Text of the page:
Press the Add Layer Mask at the bottom of the Layers Palette. This will make a Layer Mask from the selection. Depending on what you have selected and what you wish to mask, it might be that the mask you are now looking at will require inverting (Command I).

You may add more selections to the mask. Simply make a selection (maybe from an un-masked duplicate of your layer), navigate to the mask and fill with black (D to set black as Foreground Color then Option Delete to fill). You may need to invert the selection with Command, Shift I.

Once a selection has been committed to a mask, your will almost certainly need to spend some time editing that mask.

Here your workflow is likely to split. A simple, geometric shape such as a building or car, will probably require a bit of clean-up. More demanding objects such as a human figure and anything involving hair or fur, might require a more advanced multi-stage solution.

Hard-edge masking

A hard edge mask might be a thing-in-itself: suitable for non-organic objects such as houses or cars. A hard edge mask might also be a part of the larger workflow needed to mask out a soft-edge thing such as a human figure and anything involving hair or fur.


Having made the preliminary mask you now need to get rid of the obvious noise and imperfections. Junk selections (for tidying up the black background area) and holdout selections (for tidying up the white foreground area) can be made using the Polygonal Lasso Tool and then filled with the foreground color via an Option Delete.

The trouble with such selections is that they can sometimes be too hard-edge. They can easily be softened via a Quick Mask Mode blur.

If the black portion of the mask is dark grey or its white portion is light grey then the following technique might be useful.

Go to Curves (Command M) or Levels (Command L) and look for the eyedropper tool (circled in red below).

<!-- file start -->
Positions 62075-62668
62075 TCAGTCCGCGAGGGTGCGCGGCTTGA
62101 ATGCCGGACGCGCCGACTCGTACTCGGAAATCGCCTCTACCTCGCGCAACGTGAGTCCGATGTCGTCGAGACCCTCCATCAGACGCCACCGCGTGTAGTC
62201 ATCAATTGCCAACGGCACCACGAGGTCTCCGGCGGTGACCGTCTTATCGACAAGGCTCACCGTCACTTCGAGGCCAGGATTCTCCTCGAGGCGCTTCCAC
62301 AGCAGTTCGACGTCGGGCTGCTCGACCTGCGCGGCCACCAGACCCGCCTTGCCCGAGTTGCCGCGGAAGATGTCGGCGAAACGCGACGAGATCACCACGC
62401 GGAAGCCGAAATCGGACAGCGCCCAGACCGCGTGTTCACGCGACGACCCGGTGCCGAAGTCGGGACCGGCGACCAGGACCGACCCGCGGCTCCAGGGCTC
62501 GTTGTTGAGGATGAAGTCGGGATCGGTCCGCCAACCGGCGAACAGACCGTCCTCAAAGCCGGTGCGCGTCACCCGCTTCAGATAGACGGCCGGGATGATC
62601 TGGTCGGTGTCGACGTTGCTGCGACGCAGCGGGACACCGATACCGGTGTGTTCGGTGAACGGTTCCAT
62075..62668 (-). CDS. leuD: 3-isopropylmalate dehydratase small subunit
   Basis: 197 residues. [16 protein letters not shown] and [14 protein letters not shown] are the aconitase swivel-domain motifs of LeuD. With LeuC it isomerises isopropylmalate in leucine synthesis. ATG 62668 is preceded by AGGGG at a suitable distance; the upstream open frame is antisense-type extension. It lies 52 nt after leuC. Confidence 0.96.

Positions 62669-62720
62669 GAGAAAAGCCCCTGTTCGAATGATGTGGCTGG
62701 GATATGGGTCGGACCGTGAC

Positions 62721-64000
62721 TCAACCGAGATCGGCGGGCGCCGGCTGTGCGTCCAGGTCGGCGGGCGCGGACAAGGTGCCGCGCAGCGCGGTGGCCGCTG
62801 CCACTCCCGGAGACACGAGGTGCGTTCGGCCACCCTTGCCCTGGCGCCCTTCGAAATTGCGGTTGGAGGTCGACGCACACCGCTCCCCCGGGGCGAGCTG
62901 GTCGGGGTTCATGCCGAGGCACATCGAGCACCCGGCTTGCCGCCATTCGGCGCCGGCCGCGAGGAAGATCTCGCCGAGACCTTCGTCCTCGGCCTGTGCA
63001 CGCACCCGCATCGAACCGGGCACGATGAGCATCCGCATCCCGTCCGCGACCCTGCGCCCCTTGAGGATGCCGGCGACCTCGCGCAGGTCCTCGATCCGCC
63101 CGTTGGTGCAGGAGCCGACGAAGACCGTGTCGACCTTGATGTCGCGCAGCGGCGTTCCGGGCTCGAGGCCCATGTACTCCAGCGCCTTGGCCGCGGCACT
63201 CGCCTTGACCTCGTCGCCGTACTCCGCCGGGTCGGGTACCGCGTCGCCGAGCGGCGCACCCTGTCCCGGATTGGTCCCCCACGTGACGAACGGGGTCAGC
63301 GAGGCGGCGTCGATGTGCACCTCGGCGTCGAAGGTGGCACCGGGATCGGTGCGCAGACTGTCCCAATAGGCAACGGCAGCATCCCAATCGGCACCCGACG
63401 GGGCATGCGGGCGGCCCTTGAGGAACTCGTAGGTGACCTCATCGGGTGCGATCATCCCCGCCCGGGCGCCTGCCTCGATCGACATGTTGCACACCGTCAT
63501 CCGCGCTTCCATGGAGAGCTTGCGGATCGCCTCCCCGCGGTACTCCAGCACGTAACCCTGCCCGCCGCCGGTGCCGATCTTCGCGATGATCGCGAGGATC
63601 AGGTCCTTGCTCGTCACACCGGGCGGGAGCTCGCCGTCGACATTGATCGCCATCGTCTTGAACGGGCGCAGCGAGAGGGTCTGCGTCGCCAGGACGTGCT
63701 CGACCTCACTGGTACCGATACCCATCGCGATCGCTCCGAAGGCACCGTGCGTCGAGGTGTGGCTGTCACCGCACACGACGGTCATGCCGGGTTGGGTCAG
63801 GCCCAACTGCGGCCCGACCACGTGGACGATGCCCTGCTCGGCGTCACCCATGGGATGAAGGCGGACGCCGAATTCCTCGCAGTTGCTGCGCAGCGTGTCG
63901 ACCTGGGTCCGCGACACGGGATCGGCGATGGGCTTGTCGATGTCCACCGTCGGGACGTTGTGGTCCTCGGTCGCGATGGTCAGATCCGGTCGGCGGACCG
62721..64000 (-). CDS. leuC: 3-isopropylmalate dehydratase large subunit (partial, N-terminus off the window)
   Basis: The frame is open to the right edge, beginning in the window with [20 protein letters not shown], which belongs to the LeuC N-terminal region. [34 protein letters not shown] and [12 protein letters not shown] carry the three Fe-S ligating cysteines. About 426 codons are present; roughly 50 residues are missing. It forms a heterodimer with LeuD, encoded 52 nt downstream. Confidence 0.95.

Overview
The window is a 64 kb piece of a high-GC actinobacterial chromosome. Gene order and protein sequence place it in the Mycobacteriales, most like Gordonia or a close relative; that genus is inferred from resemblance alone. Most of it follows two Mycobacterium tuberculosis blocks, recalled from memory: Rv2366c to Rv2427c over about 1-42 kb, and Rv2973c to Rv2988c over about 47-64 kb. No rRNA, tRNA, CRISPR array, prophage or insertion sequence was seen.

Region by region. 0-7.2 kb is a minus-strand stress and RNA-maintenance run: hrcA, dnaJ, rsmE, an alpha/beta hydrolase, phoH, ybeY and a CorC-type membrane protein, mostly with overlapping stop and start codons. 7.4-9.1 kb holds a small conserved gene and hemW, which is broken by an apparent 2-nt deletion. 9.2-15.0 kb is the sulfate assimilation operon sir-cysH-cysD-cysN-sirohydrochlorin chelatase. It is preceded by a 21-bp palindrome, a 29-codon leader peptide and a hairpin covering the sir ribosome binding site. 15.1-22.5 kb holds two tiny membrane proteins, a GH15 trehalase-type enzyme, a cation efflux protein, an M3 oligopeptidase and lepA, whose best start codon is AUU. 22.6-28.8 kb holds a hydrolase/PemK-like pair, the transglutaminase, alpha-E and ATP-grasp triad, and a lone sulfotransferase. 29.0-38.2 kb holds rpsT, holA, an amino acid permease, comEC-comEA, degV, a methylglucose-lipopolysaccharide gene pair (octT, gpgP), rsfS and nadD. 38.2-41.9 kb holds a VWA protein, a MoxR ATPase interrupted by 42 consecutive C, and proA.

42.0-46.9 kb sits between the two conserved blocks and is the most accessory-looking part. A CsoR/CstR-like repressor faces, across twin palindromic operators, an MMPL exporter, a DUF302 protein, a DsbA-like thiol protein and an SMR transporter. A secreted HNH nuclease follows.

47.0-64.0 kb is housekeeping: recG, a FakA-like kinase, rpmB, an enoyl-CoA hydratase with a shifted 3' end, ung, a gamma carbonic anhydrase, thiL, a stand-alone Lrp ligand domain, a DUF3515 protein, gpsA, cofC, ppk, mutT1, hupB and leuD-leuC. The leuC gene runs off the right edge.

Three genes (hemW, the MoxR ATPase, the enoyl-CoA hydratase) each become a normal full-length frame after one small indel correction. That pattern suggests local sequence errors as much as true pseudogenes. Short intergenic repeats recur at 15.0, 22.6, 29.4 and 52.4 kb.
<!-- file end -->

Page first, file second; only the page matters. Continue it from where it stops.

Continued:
Selecting 08.png

Click once on the white eyedropper and then click on a portion of the image that requires setting to white. Bingo! It should magically jump to white. If it misbehaves at all then it might be because it is sampling on the single pixel value that lies underneath the eyedropper. This eyedropper (and in fact all of PS's eyedroppers) takes its settings from the Eyedropper tool that is found in the Tools. The default is a single point value, but you would be advised to change it to a 3 X 3 average or something more realistic.

You might not get the perfect white point set immediately. In which case, close the adjustments dialogue box and then open it up again. This technique does not work iteratively in one go. It has to be done incrementally.

Repeat the process for the blacks.

Clamping and clean-up

Clamping is another way to remove noise from a mask. Consider the simple black and white image below:

Clamping 01.png

Let it represent the edge of a mask. Its Histogram will look like this (below):

Clamping 02.png

A histogram is a graphical representation of data. PS's histogram charts the distribution of the light values of an image. The histogram above shows a spike at white, a spike at black and nothing in between. Now lets blur the image (below):

Clamping 03.png

The histogram (below) shows that the blur has resulted in a full set of grey values.

Clamping 04.png

As well as charting data, the histogram can also be used to move the data around. If the black and grey values are moved towards the right, everything from light grey to dark gray will be converted to black.

Clamping 05.png

This will give us (below):

Clamping 06.png

So... a clamp can move a simple black shape out or in. In a mask a clamp can be used top shrink or disappear any noise and imperfections in the mask. Be warned! It might also change the outline of your masks! This can be a good thing (it can clean up noisy edges) but also a bad thing (it can shrink them or grow them).

Clamping and dilate / erode